To help improve student attendance, the Sioux Falls School District is partnering with Kinvolved, a company founded by teachers, to track data and engage families through real-time, translated, text messaging.
Research shows that attendance drives graduation rates, college retention, job prospects and earning capacity. Improving attendance at all levels is a part of the District’s strategic plan, so District officials have engaged with Kinvovled, which is currently deployed in more than 200 schools nation-wide. Through the proprietary mobile and web app, KiNVO will be able to track period and daily attendance, send real-time SMS/email alerts to families, measure positive outreach, identify students by critical attendance threshold, and translate messages into more than 50 different languages.
The District will pilot the program in five schools: Washington High School, Whittier Middle School, Hawthorne, Hayward and Laura B. Anderson Elementary Schools. The project is currently in the deploy phase and it will be monitored throughout the school year. The results and feedback will be analyzed, and a determination will be made about future use.
Throughout elementary, middle and high schools in the Sioux Falls School District, 2,353 English Language Learner (ELL) students are currently working toward proficiency in the English language.
When new students enroll into the Sioux Falls School District and indicate they speak a language other than English at home, they are referred to the Intake Center at Jane Addams. Last school year, 627 new students were served through the Intake Center and enrolled in school – 189 students more than the previous school year. More than 90 different languages are spoken in the homes of ELL students, who largely come from Africa, Mexico or Central American countries. The District uses the World-Class Instructional Design and Assessment (WIDA) test to determine the English proficiency of students. Students are then placed in the age-appropriate Immersion Center. Students can then later transition to ELL Center Base sites, Sheltered classes at middle and high school, or the Presidents’ Academy. As of November 1, there were 115 students currently enrolled in the Elementary Immersion Center, 79 enrolled in the Middle School Immersion Center, and 82 enrolled at High School Immersion and the Presidents’ Academy.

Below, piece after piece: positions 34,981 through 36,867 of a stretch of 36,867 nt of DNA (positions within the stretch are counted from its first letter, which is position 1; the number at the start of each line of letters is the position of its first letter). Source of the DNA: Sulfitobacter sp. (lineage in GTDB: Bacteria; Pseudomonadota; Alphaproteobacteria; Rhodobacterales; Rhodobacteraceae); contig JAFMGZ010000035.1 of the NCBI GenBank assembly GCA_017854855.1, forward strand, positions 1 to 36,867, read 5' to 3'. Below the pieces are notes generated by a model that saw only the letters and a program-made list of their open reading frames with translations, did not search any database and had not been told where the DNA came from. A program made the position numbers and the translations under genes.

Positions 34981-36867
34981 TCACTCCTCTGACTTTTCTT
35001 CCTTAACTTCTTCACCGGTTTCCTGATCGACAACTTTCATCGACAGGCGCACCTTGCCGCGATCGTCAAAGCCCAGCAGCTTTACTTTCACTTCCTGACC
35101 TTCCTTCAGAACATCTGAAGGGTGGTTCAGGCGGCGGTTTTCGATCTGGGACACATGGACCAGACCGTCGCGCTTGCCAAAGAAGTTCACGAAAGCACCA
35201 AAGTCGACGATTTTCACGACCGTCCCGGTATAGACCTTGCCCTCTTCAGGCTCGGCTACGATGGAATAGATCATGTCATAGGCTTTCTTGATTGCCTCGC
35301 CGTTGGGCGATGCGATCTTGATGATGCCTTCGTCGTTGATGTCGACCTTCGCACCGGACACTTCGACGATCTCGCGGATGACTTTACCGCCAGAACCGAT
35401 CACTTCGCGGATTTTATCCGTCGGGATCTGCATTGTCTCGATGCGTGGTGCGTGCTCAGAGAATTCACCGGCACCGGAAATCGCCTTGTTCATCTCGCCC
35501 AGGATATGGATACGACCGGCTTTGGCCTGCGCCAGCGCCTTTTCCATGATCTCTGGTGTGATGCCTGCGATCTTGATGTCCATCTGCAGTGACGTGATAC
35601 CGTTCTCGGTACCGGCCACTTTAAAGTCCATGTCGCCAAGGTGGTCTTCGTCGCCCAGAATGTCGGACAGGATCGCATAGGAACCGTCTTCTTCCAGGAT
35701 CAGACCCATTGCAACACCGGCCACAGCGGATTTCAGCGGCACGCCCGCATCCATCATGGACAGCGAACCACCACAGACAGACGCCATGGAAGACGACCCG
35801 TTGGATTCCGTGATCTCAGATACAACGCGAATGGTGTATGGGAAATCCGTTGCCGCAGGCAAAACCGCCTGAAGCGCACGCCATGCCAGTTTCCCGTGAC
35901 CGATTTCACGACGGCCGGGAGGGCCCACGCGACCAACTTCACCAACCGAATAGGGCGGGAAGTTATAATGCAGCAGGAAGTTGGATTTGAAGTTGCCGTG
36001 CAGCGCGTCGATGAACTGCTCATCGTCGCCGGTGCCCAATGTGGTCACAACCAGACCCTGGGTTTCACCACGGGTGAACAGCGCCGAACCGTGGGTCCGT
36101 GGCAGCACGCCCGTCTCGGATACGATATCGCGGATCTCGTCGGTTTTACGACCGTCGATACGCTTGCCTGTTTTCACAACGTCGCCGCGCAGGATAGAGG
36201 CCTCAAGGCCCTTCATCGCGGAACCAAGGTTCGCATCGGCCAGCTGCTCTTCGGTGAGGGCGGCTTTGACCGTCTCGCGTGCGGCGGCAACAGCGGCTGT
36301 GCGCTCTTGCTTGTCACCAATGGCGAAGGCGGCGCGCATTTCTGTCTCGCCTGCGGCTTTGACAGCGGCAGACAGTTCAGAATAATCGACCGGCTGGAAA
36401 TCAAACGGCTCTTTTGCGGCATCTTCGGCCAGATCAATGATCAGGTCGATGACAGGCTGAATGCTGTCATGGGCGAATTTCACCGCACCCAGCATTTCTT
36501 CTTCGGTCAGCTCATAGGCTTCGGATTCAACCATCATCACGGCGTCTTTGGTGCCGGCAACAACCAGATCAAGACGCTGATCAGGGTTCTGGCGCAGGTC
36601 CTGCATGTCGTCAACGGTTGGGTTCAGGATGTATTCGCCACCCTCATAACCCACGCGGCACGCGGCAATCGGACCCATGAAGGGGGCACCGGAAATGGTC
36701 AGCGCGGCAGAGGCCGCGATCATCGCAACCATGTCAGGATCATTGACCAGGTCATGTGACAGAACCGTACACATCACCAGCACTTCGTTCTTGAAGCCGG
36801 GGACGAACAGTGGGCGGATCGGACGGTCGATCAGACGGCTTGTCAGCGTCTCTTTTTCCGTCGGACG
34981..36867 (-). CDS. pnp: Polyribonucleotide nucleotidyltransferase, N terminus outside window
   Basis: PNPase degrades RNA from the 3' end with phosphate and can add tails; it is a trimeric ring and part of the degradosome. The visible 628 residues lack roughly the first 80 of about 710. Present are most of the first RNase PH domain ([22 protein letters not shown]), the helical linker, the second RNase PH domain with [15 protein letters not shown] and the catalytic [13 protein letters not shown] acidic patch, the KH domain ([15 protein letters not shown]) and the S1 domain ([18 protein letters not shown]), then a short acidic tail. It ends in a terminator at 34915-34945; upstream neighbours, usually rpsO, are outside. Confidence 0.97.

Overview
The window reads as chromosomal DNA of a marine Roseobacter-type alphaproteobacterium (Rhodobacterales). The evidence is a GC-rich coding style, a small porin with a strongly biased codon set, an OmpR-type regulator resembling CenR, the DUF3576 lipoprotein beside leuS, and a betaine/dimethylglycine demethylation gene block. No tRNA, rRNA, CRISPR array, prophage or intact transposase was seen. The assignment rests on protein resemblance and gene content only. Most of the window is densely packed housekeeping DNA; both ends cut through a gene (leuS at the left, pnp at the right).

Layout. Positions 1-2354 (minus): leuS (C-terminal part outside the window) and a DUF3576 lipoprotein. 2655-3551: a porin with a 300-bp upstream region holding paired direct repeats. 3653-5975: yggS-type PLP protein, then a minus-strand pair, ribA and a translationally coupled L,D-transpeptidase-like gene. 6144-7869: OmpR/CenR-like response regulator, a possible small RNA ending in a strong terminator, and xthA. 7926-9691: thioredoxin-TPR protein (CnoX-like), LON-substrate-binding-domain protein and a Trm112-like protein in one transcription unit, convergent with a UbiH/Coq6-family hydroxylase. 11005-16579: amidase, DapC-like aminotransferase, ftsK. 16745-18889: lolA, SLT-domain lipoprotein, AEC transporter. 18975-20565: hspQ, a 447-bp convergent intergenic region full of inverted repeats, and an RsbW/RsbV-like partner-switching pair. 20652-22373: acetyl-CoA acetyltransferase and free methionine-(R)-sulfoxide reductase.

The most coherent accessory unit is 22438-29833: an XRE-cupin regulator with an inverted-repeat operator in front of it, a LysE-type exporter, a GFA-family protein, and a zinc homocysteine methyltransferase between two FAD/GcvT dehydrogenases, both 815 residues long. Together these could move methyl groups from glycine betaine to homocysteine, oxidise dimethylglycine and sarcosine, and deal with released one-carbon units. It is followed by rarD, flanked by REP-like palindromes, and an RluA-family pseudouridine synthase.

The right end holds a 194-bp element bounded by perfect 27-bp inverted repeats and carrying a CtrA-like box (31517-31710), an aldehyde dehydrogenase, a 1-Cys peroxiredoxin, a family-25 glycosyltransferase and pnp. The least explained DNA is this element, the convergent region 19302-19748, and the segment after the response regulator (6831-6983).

On average, ELL students achieve English proficiency in 5-7 years. Typically, students who enroll in early elementary achieve proficiency faster than those who enroll for the first time after 4th grade. The District will continue to monitor the program and the success of ELL students as they enroll in, and transition from, Immersion Centers and ELL programs.
Sioux Falls School District students continue to outscore their state and national peers on the ACT while even more students are taking the test than in the past.
During the 2016-17 school year, 917 students, or 64.7% of 2017 graduates, took the ACT, a percentage which has been declining slightly over the past few years. In each section of the exam, District students scored higher than their state or national peers, including in the composite score: Sioux Falls School District, 22.9; South Dakota, 21.8; U.S., 21.0. Additionally, District scores throughout all subject areas remained steady or increased over previous years’ results.
The report also suggests that District students are better prepared for college than their peers according to college readiness indicators based on test results. Another aspect of the report includes a student survey about courses they have taken in preparation for the ACT, and results indicate that students who take higher-level courses throughout high school perform better on the exam, although course information is self-reported by students.
The District will use the results of the ACT report to continue to offer rigorous, deep and meaningful courses that prepare students for college and careers.
Dr. Maher describes how the new computer science immersion program, featuring Code to the Future in three elementary schools, is faring several months into the first year.